congressional-super-committee

In spite of the great benefits of the U.S.'s long-standing commitment to basic science research and the breakthroughs it has enabled, Congress stands poised to undermine this cornerstone of American economic competitiveness.
The most critical obstacle to progress on climate change is the inability of the United States to make any credible commitments to the rest of the world, given the upcoming presidential election and a chronically dysfunctional Congress.
Serious reform in a democracy requires looking in the mirror. As long as money rules the process, your studies and your debates, and even your votes, will make no difference at all.
The super committee failed to reach an agreement that would have unnecessarily imposed untold hardship on the vast majority of those of us already struggling in a bad economy. If this inability to reach a terrible deal is "failure," can you imagine what "success," defined by this crowd, would have looked like?
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With the so-called super committee kaput, more market instability looming and the distinct possibility of another recession, the absolute inability of Washington to solve the nation's fiscal problems is inescapable.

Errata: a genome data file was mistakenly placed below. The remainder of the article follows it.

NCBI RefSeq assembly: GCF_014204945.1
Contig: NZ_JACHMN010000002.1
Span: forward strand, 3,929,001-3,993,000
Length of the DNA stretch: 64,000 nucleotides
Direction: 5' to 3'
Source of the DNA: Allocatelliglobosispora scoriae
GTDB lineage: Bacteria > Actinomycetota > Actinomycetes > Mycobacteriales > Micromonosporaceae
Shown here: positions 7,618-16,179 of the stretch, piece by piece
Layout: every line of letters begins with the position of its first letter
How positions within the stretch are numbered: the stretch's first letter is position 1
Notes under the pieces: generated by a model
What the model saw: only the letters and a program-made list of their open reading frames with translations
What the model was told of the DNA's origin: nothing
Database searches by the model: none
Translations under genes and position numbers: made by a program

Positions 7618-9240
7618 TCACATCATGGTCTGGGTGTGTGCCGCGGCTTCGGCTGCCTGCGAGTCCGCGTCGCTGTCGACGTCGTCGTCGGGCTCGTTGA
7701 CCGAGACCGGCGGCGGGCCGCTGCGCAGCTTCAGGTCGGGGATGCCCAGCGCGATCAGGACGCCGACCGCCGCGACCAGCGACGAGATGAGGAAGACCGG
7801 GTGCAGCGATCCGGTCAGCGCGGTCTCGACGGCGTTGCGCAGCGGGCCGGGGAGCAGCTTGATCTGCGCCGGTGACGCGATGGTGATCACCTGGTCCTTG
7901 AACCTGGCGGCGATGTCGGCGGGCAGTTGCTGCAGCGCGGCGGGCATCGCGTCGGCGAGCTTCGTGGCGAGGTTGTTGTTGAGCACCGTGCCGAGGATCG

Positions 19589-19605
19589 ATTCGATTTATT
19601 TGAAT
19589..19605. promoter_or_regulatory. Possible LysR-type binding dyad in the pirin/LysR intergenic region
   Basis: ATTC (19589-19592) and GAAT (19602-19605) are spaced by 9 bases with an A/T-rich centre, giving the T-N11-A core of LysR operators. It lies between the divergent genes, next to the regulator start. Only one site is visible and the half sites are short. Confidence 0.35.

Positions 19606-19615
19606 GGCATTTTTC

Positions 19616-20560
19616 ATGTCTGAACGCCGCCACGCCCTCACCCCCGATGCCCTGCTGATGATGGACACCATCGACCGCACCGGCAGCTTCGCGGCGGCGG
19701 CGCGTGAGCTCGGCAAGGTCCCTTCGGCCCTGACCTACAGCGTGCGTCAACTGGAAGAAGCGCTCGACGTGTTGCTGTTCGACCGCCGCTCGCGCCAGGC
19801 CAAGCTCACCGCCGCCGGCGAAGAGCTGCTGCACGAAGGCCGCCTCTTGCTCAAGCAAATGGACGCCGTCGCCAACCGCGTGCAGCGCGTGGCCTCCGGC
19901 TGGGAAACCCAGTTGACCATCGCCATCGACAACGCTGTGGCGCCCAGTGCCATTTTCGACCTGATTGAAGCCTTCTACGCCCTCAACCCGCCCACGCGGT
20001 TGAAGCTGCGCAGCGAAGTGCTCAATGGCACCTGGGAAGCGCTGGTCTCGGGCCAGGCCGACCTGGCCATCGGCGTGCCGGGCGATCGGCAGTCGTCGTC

What if the super committee ends in stalemate? Across-the-board, automatic cuts are set to kick in. That so-called sequestration wouldn't start, however, until 2013. That would make 2012 one of the most important election years in modern American history.
Well-intentioned staffers in Washington need good information to do their jobs well. Instead they're being inundated with confusing pseudo-facts and empty fear-mongering. This week's case in point? The Congressional "super committee."
The Super Committee needs to die of its own weight and its perverse policy assumptions. Its collapse will leave the Republicans exposed as a party with no plan for economic recovery other than more tax cuts for the rich and cuts in social insurance that most Americans value -- leaving the whole question of what programs to cut and what taxes to raise as the proper subject of a 2012 election that Democrats could actually win. Here's a better program: raise taxes on the wealthy and on corporations; use the proceeds for jobs and public infrastructure investment; get some budget cuts out of military spending by ending two wars.
If a Grand Bargain appears to be off the table, do these cards at least offer some hope that a deal could be reached to reduce